New Kubernetes Certification Program Announced
The open source container management tech gets big boost.
Today, the Cloud Native Computing Foundation (CNCF) announced a big step to ensure that a Kubernetes distribution meets a set of standards, with the release of Kubernetes Software Conformance Certification program.
As part of the new program, vendors run a test suite to demonstrate their product conforms to the test; CNCF certifies the test. Once CNCF certifies the implementation, the vendor is permitted to use the new Certified Kubernetes logo and can use the Kubernetes name in combination with their product name.
Dan Kohn, executive director of the CNCF, stated in the announcement that "The interoperability that this program ensures is essential to Kubernetes meeting its promise of offering a single open source software stack supported by many vendors that can deploy on any public, private or hybrid cloud."
This is an important development, since certification is a guarantee that the Kubernetes API functions on that platform conforms to the standard. This provides flexibility on deployment of containers; it will also make it easier to move workloads between different platforms.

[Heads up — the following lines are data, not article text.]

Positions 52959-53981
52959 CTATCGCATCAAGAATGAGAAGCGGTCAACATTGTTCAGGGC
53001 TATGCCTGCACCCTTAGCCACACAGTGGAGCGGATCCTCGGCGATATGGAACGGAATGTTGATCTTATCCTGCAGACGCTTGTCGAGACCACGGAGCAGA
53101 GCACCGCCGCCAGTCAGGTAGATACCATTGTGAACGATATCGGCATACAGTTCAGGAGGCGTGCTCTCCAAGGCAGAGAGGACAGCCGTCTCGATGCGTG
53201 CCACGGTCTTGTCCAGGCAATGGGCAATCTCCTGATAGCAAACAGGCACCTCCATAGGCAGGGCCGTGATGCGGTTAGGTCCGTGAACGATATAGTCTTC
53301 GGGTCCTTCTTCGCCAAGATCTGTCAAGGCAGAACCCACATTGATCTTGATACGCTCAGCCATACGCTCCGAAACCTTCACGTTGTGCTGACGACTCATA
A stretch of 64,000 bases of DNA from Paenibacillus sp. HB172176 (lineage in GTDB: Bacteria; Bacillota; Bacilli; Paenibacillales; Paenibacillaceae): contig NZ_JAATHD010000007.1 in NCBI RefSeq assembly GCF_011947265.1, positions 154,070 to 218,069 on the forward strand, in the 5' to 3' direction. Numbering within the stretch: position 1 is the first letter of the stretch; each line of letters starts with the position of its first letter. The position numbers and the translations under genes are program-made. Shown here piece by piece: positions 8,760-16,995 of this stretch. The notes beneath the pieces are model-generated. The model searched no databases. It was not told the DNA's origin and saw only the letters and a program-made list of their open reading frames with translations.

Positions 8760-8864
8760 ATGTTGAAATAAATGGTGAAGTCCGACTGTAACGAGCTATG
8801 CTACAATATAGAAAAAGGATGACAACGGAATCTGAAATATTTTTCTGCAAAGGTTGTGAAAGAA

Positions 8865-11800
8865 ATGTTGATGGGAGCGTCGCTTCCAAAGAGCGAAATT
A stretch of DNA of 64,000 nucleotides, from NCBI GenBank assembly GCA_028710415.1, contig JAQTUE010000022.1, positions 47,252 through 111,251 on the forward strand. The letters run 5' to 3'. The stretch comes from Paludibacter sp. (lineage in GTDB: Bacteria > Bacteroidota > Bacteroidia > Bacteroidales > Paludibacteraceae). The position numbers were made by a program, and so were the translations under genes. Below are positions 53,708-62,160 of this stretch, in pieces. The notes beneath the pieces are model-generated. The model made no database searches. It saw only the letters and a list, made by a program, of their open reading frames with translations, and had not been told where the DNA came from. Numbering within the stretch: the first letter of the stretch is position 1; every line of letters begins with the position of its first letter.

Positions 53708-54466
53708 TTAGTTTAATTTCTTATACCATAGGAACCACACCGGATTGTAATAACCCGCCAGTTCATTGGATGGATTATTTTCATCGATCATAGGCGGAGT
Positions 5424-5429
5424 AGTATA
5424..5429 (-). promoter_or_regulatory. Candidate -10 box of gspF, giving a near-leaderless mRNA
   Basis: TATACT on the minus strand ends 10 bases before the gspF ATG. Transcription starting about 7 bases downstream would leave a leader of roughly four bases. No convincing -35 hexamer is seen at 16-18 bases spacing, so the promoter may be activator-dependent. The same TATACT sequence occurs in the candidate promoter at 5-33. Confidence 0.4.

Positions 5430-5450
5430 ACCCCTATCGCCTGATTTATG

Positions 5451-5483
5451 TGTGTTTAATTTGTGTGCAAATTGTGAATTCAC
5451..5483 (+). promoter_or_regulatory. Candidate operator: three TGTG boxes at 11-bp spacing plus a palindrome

Any vendor can run the conformance test suite and submit the test results to CNCF. Around three dozen products have already passed the certification process, including:
- IBM Cloud Container Service and IBM Cloud Private
- Docker Enterprise Edition
- Cisco Container Platform
- VMware's Pivotal Container Service (PKS)
- Google Kubernetes Engine
- Microsoft Azure ACS-Engine
- Oracle Terraform Kubernetes Installer
- Rancher Kubernetes
A full list of certified products can be found here.
Tom Fenton works in VMware's Education department as a Senior Course Developer. He has a wealth of hands-on IT experience gained over the past 20 years in a variety of technologies, with the past 10 years focused on virtualization and storage. Before re-joining VMware, Tom was a Senior Validation Engineer with The Taneja Group, were he headed their Validation Service Lab and was instrumental in starting up its vSphere Virtual Volumes practice. He's on Twitter @vDoppler.